Volleyball makes its case for a women’s hoops-like switch

Aaron Blake

Even after she managed to add a right shoulder injury to her laundry list of ailments, Minnesota volleyball senior Paula Gentil was so encouraged by the nearly 11,000 people in attendance Saturday evening at Williams Arena that she lifted the wrapped and iced arm, ever so slightly, after the game.

“They did the wave,” she said, imitating the popular spectacle of sporting event crowds.

The point: You can’t do the wave at the Sports Pavilion. The walls parallel to either baseline of the court don’t allow for the circular cheer because there aren’t any stands in front of them.

You also can’t cram 10,927 people into the Sport Pavilion. If the second-ranked Gophers keep rolling and dominating teams as they did No. 23 Illinois on Saturday, the Sports Pavilion will become obsolete for them just as it did for the women’s basketball team after it drew 11,389 versus Indiana on Jan. 27, 2002.

The volleyball team’s new attendance record – which almost doubled the old mark of 6,046 and is the highest in the country this year by nearly 2,300 people – could force athletics officials to make a similar choice for this women’s team very soon.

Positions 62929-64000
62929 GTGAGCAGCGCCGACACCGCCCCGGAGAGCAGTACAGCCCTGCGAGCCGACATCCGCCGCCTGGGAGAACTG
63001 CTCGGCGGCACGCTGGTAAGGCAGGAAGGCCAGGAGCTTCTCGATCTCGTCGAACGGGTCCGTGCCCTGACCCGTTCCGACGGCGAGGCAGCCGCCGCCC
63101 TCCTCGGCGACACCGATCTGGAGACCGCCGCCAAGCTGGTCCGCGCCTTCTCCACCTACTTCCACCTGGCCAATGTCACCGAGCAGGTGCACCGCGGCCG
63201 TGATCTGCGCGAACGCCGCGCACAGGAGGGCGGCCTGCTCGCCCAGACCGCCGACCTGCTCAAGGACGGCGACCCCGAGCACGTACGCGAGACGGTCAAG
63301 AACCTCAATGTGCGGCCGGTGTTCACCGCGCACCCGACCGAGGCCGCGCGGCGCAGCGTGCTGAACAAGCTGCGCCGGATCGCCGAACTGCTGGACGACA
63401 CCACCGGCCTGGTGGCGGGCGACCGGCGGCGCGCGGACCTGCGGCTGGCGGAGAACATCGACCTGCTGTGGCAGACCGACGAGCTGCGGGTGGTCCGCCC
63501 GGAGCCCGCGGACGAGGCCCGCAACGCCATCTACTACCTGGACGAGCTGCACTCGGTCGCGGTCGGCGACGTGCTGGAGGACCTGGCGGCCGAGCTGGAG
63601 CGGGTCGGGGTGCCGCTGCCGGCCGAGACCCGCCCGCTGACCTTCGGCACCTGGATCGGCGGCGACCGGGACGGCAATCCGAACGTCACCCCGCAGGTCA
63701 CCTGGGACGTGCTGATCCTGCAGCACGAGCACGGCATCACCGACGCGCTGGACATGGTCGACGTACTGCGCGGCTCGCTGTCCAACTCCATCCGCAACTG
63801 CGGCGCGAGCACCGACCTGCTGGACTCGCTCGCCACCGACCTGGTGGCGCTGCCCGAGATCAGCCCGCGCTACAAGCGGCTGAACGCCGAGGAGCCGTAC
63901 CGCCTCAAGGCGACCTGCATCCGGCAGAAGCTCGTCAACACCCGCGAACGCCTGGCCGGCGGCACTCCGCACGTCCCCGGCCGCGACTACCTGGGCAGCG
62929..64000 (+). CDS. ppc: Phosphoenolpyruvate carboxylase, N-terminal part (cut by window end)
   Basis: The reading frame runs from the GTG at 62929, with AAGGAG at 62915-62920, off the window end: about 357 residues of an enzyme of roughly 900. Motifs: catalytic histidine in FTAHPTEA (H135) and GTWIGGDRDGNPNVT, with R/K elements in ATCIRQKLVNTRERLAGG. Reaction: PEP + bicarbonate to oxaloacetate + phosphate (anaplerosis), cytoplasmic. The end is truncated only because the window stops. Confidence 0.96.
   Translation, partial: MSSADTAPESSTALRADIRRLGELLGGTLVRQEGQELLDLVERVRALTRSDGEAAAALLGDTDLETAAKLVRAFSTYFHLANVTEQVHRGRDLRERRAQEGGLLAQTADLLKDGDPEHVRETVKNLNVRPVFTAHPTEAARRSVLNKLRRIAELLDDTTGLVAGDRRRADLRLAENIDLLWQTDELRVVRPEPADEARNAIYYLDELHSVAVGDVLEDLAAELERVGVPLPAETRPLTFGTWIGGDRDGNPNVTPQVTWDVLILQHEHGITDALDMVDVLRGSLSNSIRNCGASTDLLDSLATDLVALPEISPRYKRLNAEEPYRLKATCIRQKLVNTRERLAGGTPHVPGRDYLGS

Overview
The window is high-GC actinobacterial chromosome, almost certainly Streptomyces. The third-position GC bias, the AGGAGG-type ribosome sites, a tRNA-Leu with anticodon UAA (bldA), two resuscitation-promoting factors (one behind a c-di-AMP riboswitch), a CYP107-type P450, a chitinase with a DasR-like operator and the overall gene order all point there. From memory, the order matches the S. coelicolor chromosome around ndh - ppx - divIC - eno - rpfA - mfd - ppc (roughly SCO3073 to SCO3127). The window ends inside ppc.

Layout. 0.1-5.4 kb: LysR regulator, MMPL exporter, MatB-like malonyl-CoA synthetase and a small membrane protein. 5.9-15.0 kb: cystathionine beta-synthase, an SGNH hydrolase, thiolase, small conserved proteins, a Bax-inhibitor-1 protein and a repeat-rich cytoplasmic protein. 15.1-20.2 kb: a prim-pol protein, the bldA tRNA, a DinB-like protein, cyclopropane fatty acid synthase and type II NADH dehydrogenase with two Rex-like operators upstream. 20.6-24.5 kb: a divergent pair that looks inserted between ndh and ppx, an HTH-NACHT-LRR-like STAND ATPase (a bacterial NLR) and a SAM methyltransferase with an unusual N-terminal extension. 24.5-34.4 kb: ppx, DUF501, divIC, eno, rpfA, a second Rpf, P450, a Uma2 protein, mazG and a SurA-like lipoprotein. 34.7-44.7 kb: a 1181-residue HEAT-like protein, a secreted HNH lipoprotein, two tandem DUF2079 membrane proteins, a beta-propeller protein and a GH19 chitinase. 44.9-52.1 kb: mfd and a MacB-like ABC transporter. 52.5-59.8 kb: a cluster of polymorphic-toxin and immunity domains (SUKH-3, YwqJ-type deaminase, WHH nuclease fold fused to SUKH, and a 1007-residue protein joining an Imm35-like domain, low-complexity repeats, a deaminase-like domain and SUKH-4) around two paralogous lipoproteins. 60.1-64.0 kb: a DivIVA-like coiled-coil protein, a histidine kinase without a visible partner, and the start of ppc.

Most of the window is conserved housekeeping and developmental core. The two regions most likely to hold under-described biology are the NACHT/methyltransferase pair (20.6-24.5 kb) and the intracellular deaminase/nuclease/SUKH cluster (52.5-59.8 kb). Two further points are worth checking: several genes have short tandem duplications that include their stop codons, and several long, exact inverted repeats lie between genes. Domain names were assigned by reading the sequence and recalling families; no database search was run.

If the Gophers hold their next home game on Oct. 24 at the 5,700-capacity Sports Pavilion, there’s a good chance a significant number of people will have to be turned away at the door.

Athletics Director Joel Maturi said Sunday that the athletics department was not yet considering a permanent move but it will entertain the idea of moving certain matches to Williams Arena.

The home court advantage that goes along with the Sports Pavilion is a factor in all of this as well. And until the attendance is consistently too much for the Sports Pavilion to handle, Maturi said, the issue will be handled on a match-by-match basis.

The players said they didn’t expect that massive of a crowd Saturday, and they sure hadn’t considered a move to the other side of the wall that separates the Sports Pavilion from Williams Arena.

“I don’t think we’ve really even fathomed that right now,” senior outside hitter Erin Martin said.

Junior middle blocker Jessica Byrnes then offered a little loyalty.

“I love the Sports Pavilion,” she said. “I don’t want to leave. It’d be great to fill it up every night, though.”

Enter coach Mike Hebert, the voice of reason.

“However,” he said, “should 11,000 people keep showing up Ö “

And they all agreed it would be worth the move.

Sure they offered tickets for $1, and sure they promoted the match as an effort to break the attendance record.

But the rise of this women’s team appears all too familiar at this point. And don’t be surprised if the legions of fans begin forcing the words “permanent move” to creep into that dialogue inside the administrative offices at the Bierman athletic complex.

One thing’s for sure – the Gophers won some new fans Saturday.

“It was interesting – the crowd was very quiet in the beginning,” Hebert said. “I think there were a lot of first-timers, and they didn’t know quite what to expect. But they seemed to warm up pretty well as the match went on.”

And as the cold season in Minnesota begins, they might have just found a new place to warm up.

Along with the team.